Accuracy in Media

Mainstream media coverage of the Trump-Putin news conference in Helsinki showed that many reporters did not understand what he was talking about, only that it was treasonous and unprecedented.

“The U.S. leader’s focus appeared to be not on his country’s interests – but rather on his own,” wrote CNBC, which went on to quote a Georgetown professor who went on about how “unprecedented” it was, another from Hong Kong that said he “regrettably is more and more preoccupied with himself than the interests of the U.S., the West, or whatever is left of the global order” and another from the Brookings Institution saying it “was an embarrassing performance by President Trump.”

Politico headlined its piece “Putin’s Attack on the U.S. Is Our Pearl Harbor,” and reported that alleged Russian hacking of the election “was every bit as much to devastate the American homeland as Pearl Harbor or 9/11.”

CNN headlined its analysis story, “Trump caved spectacularly to Putin. Here’s what might happen next,” then launched into a long description that did not include a single thing to which Trump caved spectacularly or at all to Putin.

“For as long as history remembers Donald Trump, it will be a day that will live in infamy,” the piece began.

“The president’s summit with Russian President Vladimir Putin in Helsinki on Monday is already one of the most notorious moments in the tortured relations between Washington and Moscow.

“Trump’s humiliation is taking its place alongside John Kennedy’s bruising at the hands of Nikita Khrushchev, and George W. Bush staring into Putin’s eyes and getting a sense of his soul.”

No mention of Obama’s humiliations at the hand of Putin on Syria, Crimea, Ukraine or the hot mic incident in which he told a Russian diplomat to tell Putin he would “have more flexibility after my election.”

This was bigger.

“Like those moments in U.S.-Russia summit lore” — the ones that did not involve Obama — “the events that unfolded Monday are likely to have significant and unpredictable political and geopolitical reverberations in the United States and around the world,” CNN wrote.

“Trump’s favoring of Putin’s denial of election interference accusations leveled by the U.S. intelligence community was not just the most abject display given by any president overseas, it may be the moment that finally validated claims that Trump prizes his own interests above those of America.”

The Washington Post accused Trump of getting weak in the face of Putin – of losing the manliness contest.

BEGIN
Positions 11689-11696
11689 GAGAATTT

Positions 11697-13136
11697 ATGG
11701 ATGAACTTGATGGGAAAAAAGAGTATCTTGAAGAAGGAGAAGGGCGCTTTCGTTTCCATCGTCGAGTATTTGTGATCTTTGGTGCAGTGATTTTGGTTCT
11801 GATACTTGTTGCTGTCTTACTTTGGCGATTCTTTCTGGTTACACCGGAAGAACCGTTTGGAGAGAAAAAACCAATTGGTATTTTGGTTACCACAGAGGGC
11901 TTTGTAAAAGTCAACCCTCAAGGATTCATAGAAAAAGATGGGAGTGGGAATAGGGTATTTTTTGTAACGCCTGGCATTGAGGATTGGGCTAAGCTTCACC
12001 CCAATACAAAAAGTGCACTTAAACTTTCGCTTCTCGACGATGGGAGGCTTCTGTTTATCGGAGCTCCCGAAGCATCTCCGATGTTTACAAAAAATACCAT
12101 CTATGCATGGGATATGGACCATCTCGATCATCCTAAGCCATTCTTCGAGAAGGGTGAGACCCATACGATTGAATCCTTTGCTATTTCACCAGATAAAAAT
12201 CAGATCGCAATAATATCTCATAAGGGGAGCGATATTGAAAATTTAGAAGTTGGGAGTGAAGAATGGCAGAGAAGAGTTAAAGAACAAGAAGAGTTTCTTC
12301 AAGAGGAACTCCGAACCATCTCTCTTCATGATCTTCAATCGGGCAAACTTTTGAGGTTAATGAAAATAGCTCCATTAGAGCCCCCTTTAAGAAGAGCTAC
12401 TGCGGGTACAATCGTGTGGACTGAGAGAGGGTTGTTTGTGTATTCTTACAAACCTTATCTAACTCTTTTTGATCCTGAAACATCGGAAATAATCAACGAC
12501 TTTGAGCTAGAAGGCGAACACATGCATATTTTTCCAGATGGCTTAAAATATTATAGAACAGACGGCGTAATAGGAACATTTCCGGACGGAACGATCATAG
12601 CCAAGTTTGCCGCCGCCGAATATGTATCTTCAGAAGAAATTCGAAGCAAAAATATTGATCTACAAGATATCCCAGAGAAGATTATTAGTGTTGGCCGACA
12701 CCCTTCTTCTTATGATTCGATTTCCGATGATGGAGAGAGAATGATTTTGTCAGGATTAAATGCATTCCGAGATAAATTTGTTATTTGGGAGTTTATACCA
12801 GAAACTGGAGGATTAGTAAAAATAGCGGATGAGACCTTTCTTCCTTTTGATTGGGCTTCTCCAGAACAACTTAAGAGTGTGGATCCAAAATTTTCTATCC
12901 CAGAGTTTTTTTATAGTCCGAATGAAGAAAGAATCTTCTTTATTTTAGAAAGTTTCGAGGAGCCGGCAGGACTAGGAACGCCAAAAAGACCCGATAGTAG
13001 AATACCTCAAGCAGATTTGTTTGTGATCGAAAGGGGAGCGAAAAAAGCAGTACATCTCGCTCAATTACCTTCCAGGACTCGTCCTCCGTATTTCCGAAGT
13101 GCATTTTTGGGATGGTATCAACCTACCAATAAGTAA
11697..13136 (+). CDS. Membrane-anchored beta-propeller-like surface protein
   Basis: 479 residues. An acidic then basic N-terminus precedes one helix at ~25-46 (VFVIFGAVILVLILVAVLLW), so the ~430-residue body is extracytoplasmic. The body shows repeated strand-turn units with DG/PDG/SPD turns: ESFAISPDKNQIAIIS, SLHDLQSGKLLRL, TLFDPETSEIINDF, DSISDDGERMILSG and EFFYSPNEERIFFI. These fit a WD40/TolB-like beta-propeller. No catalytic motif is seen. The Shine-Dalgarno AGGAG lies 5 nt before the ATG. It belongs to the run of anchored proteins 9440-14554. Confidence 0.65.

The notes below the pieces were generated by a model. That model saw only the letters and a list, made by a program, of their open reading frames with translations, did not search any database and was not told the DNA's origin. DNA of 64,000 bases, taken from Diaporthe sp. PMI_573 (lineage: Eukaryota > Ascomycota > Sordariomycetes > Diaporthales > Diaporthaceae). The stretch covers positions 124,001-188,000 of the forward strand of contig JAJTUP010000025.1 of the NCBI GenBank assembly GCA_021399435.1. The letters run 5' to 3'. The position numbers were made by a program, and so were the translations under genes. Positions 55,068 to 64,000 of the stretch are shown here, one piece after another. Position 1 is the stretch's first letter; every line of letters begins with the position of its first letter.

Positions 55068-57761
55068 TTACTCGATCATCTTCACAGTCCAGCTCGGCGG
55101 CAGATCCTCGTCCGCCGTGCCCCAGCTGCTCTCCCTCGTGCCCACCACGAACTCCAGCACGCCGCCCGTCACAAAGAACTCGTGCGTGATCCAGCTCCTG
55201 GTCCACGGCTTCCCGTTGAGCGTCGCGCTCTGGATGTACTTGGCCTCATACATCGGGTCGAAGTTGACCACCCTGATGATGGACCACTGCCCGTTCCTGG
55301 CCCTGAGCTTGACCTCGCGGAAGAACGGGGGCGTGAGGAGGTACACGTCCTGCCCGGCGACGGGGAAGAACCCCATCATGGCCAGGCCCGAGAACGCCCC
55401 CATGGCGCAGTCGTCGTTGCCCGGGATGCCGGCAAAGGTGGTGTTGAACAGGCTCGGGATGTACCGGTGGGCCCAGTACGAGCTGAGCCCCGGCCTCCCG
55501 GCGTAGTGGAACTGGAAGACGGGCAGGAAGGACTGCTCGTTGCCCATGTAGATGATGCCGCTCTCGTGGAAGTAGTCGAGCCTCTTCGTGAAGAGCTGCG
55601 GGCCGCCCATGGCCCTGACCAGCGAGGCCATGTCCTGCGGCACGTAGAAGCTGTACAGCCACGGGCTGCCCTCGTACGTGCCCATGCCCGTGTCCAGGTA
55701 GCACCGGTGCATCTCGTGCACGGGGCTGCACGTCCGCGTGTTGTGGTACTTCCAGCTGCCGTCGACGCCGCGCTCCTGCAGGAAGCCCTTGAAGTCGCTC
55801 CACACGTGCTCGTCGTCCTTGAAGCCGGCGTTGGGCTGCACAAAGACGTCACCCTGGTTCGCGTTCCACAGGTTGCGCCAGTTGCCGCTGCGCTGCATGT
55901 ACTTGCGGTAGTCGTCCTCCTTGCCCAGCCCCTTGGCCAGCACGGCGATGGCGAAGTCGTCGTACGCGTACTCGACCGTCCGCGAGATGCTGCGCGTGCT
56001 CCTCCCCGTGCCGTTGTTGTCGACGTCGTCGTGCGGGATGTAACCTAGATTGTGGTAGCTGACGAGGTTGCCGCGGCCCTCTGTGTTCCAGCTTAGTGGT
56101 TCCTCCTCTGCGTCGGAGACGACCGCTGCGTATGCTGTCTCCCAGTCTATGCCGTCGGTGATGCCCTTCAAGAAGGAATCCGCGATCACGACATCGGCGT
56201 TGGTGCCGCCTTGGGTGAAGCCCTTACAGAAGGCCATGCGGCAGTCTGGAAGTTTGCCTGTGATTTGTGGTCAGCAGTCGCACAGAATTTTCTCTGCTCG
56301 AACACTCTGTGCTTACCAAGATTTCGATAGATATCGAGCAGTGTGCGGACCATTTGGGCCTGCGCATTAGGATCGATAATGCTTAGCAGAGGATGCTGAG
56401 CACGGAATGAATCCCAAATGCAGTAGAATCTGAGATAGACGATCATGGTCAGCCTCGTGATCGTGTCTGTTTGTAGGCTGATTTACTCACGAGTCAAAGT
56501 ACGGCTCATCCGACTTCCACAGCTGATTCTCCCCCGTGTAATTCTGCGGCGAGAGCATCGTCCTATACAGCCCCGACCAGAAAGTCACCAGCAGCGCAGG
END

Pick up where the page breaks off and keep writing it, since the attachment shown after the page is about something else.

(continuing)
“Both presidents are highly focused on projecting dominance and machismo, but Trump on Monday waffled beside a stone-faced Putin and avoided a confrontation when an Associated Press reporter asked Trump whether he believes U.S. intelligence officials or Putin.”

Trump did not say he believed Putin over his intelligence community.

According to the Post, when he was asked whether he believed the U.S. intelligence officials or Putin, he responded, “They say they think it’s Russia. I have President Putin – he just said it’s not Russia. I will say this – I don’t see any reason why it would be … I have great confidence in my intelligence people, but I will tell you that President Putin was extremely strong and powerful in his denial today.”

Trump has reason to weigh his answers to this carefully. Numerous investigations and congressional hearings have revealed efforts by intelligence officials in the Obama administration to clear his opponent of criminal wrongdoing, entrap his campaign and administration in wrongdoing and stifle progress with endless and, so far, fruitless investigations.

The Post wrote that he had “remained fixated on the exploits of his campaign two years ago.” His raising the point that his opponent obviously got a free pass from investigators was ridiculed where it was not ignored.

Trump then “went on to air many of his pet grievances, including unsubstantiated conspiracy theories familiar to his campaign rally crowds and Twitter followers,” the Post wrote.

It then quoted his remarks about why the Democratic National Committee won’t turn over servers it claims were hacked by the Russians.

Ready to fight back against media bias?
Join us by donating to AIM today.


Comments are turned off for this article.